Grange Stone Circle

Mysterious stone circles dot the landscape of Ireland captivating travellers with their spiritual presence. Grange Stone Circle is one of the finest and it sits in the beautiful landscape of Lough Gur, an ancient sacred lake in Limerick, which is surrounded by prehistoric ruins, ring forts, megalithic monuments, romantic castles, and ritual enclosures. The area is steeped in mythology and spirituality, the Grange circle itself named after the sun goddess Grainne.

Grange stone circle, also known as Lios na Gráinsí  (Gaelic for “Fort of the Grange”), is located just west of Lough Gur, and it is one of eleven stone circles that are known about in the surrounds of this special lake. But it stands out above the rest – it is the second largest in the whole of Ireland and contains the greatest number of upright standing stones anywhere in the British Isles.

The Grange Stone Circle was built at least 4,000 years ago but may go back as far as 6,000 years. It is a complete ring made from 113 stones that stand upright in close proximity to one another. The largest stone is Rannach Chruim Duibh  (Crom Dubh’s Division) which stands over 4 meters (13 feet) high and weighs 40 tonnes (2200 lbs)! The circle is sunken into the surrounding landscape by about 1.2 meters (4 feet) and it is 45m (150 ft) in diameter.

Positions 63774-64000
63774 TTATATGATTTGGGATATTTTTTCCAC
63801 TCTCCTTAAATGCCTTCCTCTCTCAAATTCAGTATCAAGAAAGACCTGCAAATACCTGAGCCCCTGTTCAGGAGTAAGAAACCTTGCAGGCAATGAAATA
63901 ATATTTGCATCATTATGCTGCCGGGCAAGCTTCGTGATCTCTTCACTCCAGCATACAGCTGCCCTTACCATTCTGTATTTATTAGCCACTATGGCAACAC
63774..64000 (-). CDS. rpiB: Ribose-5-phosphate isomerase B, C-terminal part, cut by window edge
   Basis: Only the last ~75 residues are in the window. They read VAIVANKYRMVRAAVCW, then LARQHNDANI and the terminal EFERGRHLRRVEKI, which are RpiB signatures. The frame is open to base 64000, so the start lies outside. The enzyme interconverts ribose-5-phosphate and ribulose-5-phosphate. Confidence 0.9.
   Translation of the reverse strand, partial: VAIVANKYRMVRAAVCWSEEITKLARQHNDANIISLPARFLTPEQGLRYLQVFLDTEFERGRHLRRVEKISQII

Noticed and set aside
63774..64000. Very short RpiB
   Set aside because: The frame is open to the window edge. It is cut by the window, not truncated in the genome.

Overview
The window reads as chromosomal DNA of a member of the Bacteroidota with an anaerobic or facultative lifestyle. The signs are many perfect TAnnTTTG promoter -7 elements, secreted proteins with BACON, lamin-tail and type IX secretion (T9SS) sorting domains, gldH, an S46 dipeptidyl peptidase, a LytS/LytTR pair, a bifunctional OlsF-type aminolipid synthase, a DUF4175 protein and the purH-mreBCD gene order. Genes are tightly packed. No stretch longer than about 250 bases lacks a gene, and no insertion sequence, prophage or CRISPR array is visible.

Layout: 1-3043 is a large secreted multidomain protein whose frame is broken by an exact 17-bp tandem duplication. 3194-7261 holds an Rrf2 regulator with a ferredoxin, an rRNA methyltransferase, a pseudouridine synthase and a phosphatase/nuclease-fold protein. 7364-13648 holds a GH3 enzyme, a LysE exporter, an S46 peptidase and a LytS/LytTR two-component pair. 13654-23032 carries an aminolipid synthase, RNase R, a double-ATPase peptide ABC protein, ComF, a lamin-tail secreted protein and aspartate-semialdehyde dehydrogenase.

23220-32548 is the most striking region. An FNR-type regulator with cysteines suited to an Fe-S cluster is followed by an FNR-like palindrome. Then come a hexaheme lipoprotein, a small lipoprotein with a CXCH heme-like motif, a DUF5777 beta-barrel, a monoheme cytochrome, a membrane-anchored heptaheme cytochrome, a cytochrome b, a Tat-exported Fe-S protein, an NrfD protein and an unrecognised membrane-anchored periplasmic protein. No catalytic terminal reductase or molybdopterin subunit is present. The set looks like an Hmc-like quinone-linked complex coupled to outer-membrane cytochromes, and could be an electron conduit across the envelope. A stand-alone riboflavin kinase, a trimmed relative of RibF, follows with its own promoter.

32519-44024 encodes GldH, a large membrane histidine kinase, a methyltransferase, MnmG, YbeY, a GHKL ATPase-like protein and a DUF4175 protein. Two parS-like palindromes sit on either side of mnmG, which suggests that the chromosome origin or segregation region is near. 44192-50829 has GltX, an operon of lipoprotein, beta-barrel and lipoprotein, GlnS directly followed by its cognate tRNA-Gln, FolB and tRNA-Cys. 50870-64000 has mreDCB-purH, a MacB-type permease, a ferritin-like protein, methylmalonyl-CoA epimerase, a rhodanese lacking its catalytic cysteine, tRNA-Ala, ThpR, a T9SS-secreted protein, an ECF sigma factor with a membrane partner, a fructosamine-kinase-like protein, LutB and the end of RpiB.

The entrance to the circle approaches from the east and is perfectly aligned with the rising sun at the Summer Solstice. It is paved and lined with even more upright stones. The entrance stones are echoed on the southwest side of the circle by a pair of orthostats, whose tops slope downwards towards each other to form a v-shape.

The formation is a perfect circle, this combined with the central posthole suggests that the perimeter was measured out using a central pole and rope to mark the ground. Along this perimeter, there are 12 “orthostats” (large and slab-like stones that are usually situated upright) that have been placed at regular intervals. The perfect geometry and the orientation suggests that the site was used for ritual purposes. In fact, it is used in a similar way even today. Every Midsummer’s Eve people gather for festivities which end at dawn as everyone watches the rising sun shine through the entrance passageway.  

Below are a selection of photographs from my visit there.